CBI recently opened two field stations in South-Central Cameroon in partnership with the Cameroon Ministry of Forestry and Wildlife (MINFOF). These facilities are available on a fee-for-use basis to the broader community of local and international researchers, with priority for CBI partners.
The facilities are located in and near the Dja Faunal Reserve, a 526,000 ha UNESCO World Heritage site in southern Cameroon. Biosphere reserves are ‘Science for Sustainability support sites’ – special places for testing interdisciplinary approaches to understand and manage changes and interactions between social and ecological systems, including conflict prevention and management of biodiversity.
More than 100 mammal species (including five threatened species), 350 bird species, and 1,500 plant species are known to inhabit the reserve, including the endangered African forest elephant (Loxodonta cyclotis), western lowland gorilla (Gorilla gorilla), chimpanzee (Pan troglodytes), and multiple vulnerable species including the mandrill (Mandrillus sphinx), three pangolin species, black colobus (Colobus satanas), Bates’s Weaver (Ploceus batesi), the largest known breeding colony of the Grey-necked rockfowl (Picathartes oreas), and many other rare or threatened species. Situated in a diverse and understudied ecosystem, the facilities are a valuable resource for researchers and students from evolutionary biology, ecology, and anthropology, among other disciplines.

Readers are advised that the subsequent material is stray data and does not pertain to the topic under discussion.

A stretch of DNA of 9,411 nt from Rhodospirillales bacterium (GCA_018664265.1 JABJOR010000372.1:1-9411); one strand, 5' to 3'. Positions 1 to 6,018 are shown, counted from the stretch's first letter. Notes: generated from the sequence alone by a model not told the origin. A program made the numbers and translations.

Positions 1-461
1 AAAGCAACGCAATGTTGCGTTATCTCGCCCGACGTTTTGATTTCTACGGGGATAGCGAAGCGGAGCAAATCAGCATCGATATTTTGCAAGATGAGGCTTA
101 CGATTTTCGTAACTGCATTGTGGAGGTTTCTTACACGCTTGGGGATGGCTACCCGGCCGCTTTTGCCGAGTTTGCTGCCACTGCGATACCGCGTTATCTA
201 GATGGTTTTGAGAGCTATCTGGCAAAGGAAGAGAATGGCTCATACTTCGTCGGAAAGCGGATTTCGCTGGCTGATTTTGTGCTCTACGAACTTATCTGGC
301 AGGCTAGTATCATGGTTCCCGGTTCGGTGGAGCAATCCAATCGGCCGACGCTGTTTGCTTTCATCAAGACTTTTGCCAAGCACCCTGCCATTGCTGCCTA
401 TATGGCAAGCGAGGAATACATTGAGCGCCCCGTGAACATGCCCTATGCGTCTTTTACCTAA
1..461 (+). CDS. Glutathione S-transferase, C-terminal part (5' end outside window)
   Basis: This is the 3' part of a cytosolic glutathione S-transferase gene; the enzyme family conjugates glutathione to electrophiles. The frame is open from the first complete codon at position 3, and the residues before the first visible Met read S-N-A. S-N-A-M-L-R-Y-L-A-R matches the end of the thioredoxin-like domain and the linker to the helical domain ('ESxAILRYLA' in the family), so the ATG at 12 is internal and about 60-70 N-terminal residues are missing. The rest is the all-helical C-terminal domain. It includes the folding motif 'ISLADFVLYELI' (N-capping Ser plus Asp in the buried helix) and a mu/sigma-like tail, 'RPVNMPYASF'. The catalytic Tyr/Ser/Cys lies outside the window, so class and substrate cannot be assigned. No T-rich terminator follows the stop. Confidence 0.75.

Researchers and guides on Rocher de Bouamir near the Bouamir Field Camp in the Dja Faunal Reserve.
Bouamir Research Station
The recently reopened Bouamir Research Station is located in mature forest on a 25km² study area (30 km from Somalomo) at the center of the Dja Faunal Reserve. It is reached by foot via a 7 hour hike.
The research station operated for 8 years from 1993 to 2000 and was the base for long-term work on seed disperser communities.
The field camp is available to host researchers and educational groups. Bouamir has screened and electrified platforms for research, dining, and cooking, platforms for sleeping, a ceramic water purification system, 1000W solar system, and showers. The camp is staffed by an eco-guard and camp manager, and supported by a manager in Somalomo who can organize porters, logistics, and re-supply runs. Guides and porters are available on request from Somalomo. Bouamir is available to host short, medium, and long term researchers, and can accommodate groups or classes of up to 25 people.
Please see the Research Permits site for additional information about permitting and collaboration with local scientists, students, and officials.
The Field Camp includes three large platforms—one for use as a laboratory, one for dining and a kitchen.
There are four additional platforms for sleeping.
Somalomo Research Station
The Somalomo Research Station is located on the edge of the Dja Faunal Reserve, just across the Dja River, and a 4-5 hour drive from Yaoundé. Somalomo is a staging ground for operations at the Boaumir Field Camp, and is available as a site to host additional research in secondary forest and agricultural areas surrounding the Dja, providing an important comparative site.
This site has three bedrooms and a shared bathroom. The facility has electricity but currently no running water. It is recommended to plan to spend a night in Somalomo before undertaking the hike to Bouamir. CBI can accommodate larger students groups up to 25 with instructors. Please contact us to learn more.
The Dja reserve boasts significant biodiversity.
Photo credit: Greg Grether
Forest buffalos range on the Rocher de Bouamir.
Photo credit: Greg Grether
Local expertise and guides
CBI has trained and worked with local experts and guides in the Dja area including people from the local Baka and Badjoué communities. There is a range of expertise relating to biodiversity research which is available to visiting research teams on request.
For queries about using the facilities, please contact Kevin Njabo at email@example.com with a short description of the proposed work.